Getting positioned before a long sprint, senior Kassidy Land reminds herself to focus and let everything built up inside take over her body. As Land begins to run, it’s like all the tension built up in her body drifts with the wind blowing in her face, and she begins to pace faster.
“Personally I have always enjoyed running the longer sprints like the 200 and 400 and when I am in a bad mood or stressed it feels great to let the tension go. I like these events because I feel like they test both a person’s speed and endurance, more than any other event and the longer the distance the better.”
Running for more than eight years on varying teams, Land is currently on the Sierra Vista track team.
“I started running track when I was 10 years old,” Land said. “My first club team I ever ran for were The Stallions and I ran for them for three seasons. Then I joined Gen X for two more club seasons. Because of the experience I had in club track, it led me to run in high school as well.”
Initially Land gained her interest in track through playing softball.
“My two older sisters were really gifted in the sport and enjoyed every bit of it,” Land said. “However my other older sister, younger sister and I could care less about softball from the start. I realized the only thing that I liked about it was running the bases, so I told my mom I wanted to do a sport that involved a lot of running. That’s when the whole discussion of track came along.”
“I have always been a fan of Allyson Felix and Sanya Richards Ross,” Land said. “Seeing all the work and determination they have, becoming some of the best female track athletes continues to amaze me and it makes me want to work that much harder when I train.”
After an extremely stressful day, Land always looks forward to running to lift her mood.
“Running is definitely a stress reliever for me,” Land said. “If something is bothering me or if I am in an agitated mood, going on a long run seriously helps. I also tend to run faster when I am upset or just in a bad mood.”
Due to Land’s commitment and determination, she has been able to improve her running drastically on the track.
“At regional finals, my teammates and I were getting ready for the 4×4 relay and we had a 30 minute intermission before the race,” Land said. “Unfortunately, we had lost track of time and realized all the other relay teams were already on the track about to run. I was really shaky and I couldn’t catch my breath when I caught up with my teammates because I had left my bag on the other side of the field. But once my teammate, Emma, gave me the reassurance that I will do great, it was well needed, causing me to run my fastest split yet and we ended up winning the relay as well.”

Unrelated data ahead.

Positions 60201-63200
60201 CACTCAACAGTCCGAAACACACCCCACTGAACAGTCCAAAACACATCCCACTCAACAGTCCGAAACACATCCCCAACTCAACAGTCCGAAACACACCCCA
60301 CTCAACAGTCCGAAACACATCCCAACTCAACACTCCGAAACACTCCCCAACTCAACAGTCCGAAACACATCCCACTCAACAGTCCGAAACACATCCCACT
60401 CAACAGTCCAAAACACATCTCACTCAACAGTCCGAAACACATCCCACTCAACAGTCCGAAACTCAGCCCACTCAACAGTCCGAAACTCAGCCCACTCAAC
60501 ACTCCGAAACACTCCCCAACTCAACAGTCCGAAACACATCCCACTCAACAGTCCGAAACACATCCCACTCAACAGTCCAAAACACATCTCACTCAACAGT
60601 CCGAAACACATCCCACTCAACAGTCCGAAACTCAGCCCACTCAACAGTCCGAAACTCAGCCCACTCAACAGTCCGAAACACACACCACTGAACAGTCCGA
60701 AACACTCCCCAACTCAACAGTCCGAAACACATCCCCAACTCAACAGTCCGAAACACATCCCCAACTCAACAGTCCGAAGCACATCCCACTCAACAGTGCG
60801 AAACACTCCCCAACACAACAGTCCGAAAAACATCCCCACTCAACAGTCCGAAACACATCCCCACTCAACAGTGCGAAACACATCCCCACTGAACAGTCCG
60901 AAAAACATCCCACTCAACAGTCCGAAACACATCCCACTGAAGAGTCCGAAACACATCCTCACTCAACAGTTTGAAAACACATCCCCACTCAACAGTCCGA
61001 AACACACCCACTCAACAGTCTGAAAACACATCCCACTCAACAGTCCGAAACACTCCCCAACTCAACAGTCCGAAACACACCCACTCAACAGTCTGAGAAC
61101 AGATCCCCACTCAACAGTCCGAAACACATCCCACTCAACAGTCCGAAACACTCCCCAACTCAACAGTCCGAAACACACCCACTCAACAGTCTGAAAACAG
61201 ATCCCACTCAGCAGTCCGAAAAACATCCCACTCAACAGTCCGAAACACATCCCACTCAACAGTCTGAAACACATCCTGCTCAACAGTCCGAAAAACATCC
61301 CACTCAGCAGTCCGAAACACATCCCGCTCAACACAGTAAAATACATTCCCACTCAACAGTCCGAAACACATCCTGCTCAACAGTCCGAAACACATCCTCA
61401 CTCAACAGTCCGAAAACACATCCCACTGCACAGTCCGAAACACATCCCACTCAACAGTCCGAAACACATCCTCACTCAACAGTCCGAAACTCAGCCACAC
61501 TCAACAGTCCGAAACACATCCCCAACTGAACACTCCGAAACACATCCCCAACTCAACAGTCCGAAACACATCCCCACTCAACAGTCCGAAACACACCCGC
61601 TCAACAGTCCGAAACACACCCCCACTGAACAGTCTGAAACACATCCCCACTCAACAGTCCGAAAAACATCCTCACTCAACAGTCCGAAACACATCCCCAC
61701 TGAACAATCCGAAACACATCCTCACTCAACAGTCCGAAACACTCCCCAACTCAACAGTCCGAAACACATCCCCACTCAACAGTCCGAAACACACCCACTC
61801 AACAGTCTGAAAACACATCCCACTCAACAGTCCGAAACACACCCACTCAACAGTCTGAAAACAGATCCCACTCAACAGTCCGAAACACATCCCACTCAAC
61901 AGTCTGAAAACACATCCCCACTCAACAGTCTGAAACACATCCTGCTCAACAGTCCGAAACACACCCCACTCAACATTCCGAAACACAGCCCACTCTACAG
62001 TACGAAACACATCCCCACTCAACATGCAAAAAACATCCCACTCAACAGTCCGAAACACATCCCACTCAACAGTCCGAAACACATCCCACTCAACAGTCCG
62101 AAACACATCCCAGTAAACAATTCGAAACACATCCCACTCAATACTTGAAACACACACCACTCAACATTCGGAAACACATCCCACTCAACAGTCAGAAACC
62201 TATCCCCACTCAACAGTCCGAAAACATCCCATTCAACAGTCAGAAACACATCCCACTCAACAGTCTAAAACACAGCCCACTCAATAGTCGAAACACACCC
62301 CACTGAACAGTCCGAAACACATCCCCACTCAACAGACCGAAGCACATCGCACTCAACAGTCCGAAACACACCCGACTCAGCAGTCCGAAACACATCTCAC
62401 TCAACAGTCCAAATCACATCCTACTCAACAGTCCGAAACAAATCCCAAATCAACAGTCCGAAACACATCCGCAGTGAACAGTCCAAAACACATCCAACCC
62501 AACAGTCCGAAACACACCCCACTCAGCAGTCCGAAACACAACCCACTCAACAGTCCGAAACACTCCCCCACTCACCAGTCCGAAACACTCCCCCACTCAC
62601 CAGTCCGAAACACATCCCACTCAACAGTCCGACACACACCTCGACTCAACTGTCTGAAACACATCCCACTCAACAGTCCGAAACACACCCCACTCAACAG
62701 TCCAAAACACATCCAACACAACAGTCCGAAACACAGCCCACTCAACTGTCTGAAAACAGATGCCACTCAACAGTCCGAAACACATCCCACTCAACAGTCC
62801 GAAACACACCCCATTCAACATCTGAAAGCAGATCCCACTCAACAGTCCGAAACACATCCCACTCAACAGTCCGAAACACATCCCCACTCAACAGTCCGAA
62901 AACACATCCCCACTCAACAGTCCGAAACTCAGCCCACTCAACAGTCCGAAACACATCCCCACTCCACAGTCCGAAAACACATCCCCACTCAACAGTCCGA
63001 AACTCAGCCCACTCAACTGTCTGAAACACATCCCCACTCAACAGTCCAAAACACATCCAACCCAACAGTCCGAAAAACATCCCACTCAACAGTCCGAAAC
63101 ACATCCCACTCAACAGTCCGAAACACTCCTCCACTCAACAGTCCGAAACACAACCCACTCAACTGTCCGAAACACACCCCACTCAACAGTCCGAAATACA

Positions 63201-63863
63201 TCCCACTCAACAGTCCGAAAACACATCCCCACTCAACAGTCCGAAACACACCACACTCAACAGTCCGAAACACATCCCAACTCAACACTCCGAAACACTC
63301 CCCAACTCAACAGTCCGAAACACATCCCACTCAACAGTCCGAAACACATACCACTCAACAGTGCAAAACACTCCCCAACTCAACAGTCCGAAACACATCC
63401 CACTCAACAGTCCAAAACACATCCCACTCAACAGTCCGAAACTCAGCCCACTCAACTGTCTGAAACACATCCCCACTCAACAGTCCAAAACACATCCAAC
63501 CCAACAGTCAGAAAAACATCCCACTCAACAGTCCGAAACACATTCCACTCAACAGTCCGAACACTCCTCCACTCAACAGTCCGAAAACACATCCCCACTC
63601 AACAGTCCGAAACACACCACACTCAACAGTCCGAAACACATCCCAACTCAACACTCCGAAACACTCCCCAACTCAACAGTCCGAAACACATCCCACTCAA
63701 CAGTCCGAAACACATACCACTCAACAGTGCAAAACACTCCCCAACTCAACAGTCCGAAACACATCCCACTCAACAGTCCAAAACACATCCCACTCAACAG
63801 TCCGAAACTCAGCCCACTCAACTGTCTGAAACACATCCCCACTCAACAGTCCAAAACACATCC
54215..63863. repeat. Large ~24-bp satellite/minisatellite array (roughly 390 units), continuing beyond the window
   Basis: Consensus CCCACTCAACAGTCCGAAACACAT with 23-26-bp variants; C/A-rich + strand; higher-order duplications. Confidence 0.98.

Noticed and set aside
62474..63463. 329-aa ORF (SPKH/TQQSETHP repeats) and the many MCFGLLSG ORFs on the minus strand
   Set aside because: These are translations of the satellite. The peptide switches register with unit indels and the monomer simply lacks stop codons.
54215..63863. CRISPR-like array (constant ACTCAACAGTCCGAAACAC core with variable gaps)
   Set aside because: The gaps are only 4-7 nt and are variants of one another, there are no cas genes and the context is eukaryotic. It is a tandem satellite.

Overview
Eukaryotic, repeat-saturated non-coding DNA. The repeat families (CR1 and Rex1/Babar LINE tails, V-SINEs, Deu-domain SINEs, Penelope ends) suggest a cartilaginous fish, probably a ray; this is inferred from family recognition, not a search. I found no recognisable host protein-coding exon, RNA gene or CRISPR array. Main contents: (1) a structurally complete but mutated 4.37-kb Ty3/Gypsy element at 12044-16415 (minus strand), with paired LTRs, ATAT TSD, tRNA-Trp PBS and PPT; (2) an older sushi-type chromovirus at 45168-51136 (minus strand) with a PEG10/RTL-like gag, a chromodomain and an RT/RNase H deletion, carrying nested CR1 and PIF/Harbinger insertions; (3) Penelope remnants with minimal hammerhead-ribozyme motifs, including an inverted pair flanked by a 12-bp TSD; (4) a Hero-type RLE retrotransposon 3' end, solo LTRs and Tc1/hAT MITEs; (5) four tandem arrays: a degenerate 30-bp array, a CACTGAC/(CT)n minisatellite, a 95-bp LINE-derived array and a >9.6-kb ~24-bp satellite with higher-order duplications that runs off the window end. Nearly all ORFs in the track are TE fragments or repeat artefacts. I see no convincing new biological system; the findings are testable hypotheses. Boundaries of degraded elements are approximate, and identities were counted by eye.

Every sport comes with its difficulties and for Land, practices can be very rigorous and repetitive.
“I think the hardest thing about track for anyone is the constant training,” Land said. “Realizing you can’t really take a break from running because all the training you spent months on top of months working hard for, can all go away in as quick as 4 days. It takes a lot of effort to get in shape for track so even when you don’t feel like running on some days, you know it isn’t an option. Track athletes can have a couple of rest days, but the training is year around which can be draining.”
Recently because of COVID-19, Land’s team has had to cancel meets, which is devastating since it is her last season, but she tries to stay positive.
“From cancelled meets, to not having set practices, it’s really upsetting for a lot of us,” Land said. “Track is important to me and it has become a significant part of my family’s life. It’s something we all bond over because my mom and dad both ran track when they were younger and now all their daughters are following in their footsteps. We find ourselves making the best memories with each other from track. Whether it’s the practices or meets, it’s always a fun time.”
Keeping her head in the game and training hard for college is as far as Land wants her track career to go.
“I honestly just see myself going as far as collegiate track,” Land said. “I think by the time I am done running in college, I’m going to feel burnt out and just ready to move on from track. That’s not to say I won’t still run, I just wouldn’t want all the pressure that comes with competing anymore and being a professional athlete.”